Seven photos fared best when using a combination of Auto Levels and Auto Color Correction. When using both Auto Levels and Auto Color Correction, the order is important. Of the seven photos that fared best when using both operations, only one had excellent results when Auto Color Correction was performed first, while all eight had excellent results when Auto Levels was performed first. So, I recommend using Auto Levels before Auto Color Correction.

The Process Multiple Files menu command under the File menu can be used automate color correction on batches of files. Unfortunately, Process Multiple Files performs Auto Color Correction before Auto Levels if both functions are selected. I recommend running Process Multiple Files with Auto Levels first, then running it again with Auto Color Correction.

In addition to automatic color correction features, Photoshop CS6/CC has plenty of manual color correction features, but see the red bullet regarding Photoshop Elements.
Hobbled Elements: While Photoshop Elements 15's filters should work fine at any depth, some tools won't work on 48-bit color images. The Marquee, Lasso, Quick Selection, and most menu commands work. Remove Cast, Magic Wand, Healing Brush Tool, Clone Stamp, and many other tools won't work. Converting your 48-bit image to a 24-bit image to use these tools leaves it open to posterization damage as explained in the Color Depth section of the Info page. Instead of converting your image, consider using another image editor.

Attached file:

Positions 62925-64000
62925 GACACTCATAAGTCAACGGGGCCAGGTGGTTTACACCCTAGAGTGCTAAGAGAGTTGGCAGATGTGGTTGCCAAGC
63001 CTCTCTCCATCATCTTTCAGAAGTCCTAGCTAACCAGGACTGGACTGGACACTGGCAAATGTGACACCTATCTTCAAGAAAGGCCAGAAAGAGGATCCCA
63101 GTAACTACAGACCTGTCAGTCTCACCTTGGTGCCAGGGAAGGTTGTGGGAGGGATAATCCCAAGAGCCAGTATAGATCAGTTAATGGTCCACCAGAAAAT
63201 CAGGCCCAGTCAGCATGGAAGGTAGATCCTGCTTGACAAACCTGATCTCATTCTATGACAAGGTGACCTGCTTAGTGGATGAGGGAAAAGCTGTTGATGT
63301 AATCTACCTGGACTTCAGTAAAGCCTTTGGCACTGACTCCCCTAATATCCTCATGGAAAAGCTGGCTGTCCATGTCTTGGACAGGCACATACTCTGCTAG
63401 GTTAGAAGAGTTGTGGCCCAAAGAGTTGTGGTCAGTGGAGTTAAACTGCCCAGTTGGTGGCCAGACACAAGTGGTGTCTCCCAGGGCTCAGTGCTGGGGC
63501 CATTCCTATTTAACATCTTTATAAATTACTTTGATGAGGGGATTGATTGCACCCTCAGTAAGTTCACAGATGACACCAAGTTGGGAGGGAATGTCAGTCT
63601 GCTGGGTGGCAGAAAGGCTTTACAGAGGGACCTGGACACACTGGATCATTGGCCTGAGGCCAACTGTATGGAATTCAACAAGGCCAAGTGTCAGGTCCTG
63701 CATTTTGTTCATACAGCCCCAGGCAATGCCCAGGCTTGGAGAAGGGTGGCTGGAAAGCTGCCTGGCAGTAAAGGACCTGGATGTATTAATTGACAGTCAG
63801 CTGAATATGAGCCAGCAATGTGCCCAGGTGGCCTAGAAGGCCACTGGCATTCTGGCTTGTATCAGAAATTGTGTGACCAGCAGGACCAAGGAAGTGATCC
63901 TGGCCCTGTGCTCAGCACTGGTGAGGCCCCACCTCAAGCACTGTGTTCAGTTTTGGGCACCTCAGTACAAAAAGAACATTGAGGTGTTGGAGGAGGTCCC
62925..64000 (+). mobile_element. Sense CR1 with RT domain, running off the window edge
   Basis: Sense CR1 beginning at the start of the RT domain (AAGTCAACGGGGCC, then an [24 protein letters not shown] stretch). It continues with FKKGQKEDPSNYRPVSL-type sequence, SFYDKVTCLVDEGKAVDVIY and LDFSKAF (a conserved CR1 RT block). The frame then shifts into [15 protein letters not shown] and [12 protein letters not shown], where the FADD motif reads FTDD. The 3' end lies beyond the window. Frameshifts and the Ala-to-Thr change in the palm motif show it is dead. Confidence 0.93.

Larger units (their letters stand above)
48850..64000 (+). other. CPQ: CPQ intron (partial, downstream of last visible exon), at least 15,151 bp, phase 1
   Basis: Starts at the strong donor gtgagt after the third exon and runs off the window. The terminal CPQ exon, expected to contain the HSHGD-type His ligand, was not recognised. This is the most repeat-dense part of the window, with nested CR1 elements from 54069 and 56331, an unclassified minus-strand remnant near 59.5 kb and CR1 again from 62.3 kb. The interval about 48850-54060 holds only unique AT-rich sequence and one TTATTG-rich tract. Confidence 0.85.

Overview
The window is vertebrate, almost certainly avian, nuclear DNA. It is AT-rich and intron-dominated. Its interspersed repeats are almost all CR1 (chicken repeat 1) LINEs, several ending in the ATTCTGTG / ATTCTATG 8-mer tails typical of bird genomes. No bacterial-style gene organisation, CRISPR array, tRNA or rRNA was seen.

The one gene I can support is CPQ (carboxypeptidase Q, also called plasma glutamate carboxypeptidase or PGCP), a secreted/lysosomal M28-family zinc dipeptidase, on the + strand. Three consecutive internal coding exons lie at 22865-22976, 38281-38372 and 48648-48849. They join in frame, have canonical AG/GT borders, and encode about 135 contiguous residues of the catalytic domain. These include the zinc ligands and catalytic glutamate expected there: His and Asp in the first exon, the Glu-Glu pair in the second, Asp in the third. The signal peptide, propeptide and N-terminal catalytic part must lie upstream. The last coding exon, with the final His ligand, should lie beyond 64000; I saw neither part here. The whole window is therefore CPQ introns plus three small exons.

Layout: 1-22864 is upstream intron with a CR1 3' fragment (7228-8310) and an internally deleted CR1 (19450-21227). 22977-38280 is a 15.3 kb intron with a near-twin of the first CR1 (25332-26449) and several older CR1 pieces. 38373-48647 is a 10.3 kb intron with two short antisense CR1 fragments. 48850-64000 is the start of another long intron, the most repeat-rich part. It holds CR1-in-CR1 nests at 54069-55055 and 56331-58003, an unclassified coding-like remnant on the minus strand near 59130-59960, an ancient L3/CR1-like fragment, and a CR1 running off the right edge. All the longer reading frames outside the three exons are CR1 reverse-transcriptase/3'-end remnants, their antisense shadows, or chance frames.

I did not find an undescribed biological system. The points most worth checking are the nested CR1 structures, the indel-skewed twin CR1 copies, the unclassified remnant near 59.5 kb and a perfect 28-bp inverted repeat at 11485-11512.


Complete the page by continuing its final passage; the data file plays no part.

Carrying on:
Affinity Photo

Affinity Photo is a multi-platform image editor made by Serif that works on Windows or macOS. Like other professional image editors, Affinity Photo has a plethora of powerful tools for editing images. According to Serif, Affinity Photo can work in any color space and supports 32-bit per channel editing. This means it can easily edit 48-bit scanned images (which only use 16 bits per channel).

Affinity Photo has two automatic color correction functions. One is called Auto Colors and the other is called Auto Levels. These functions work similarly to the automatic color correction functions described in the above paragraphs.

Color Contest

This is a test of automatic tools to correct color. I tested one newer photo which was only very slightly yellowed and seven old faded photos from my photo album. Several of the old photos are of my parents and grandparents. I tested various kinds of prints from different periods of time.

Optimal settings were used for the scanning programs. I determined these settings in the settings tests on the Scanning Software page.

For Photoshop Elements, I used a combination of Auto Levels followed by Auto Color Correction. The combination of the two features had consistently good results in my tests. I tested Elements 16 (2017) on macOS 10.12 as well as Elements 6 (2008) on OS X 10.6. The results from Auto Levels and Auto Color Correction on both versions looked identical.

For Affinity Photo, I used Auto Levels followed by Auto Colors.

This test included these programs running on macOS 10.12 unless otherwise noted: Testing was completed in October 2017 and used these settings:

Color Corrected Image Samples

The following are scanned images using the above programs and settings. No tweaks have been applied. For quicker page loading, the original tifs have been downsized and converted into (watermarked) jpegs. While the colors have been converted accurately, clipping is no longer apparent in the jpeg histograms.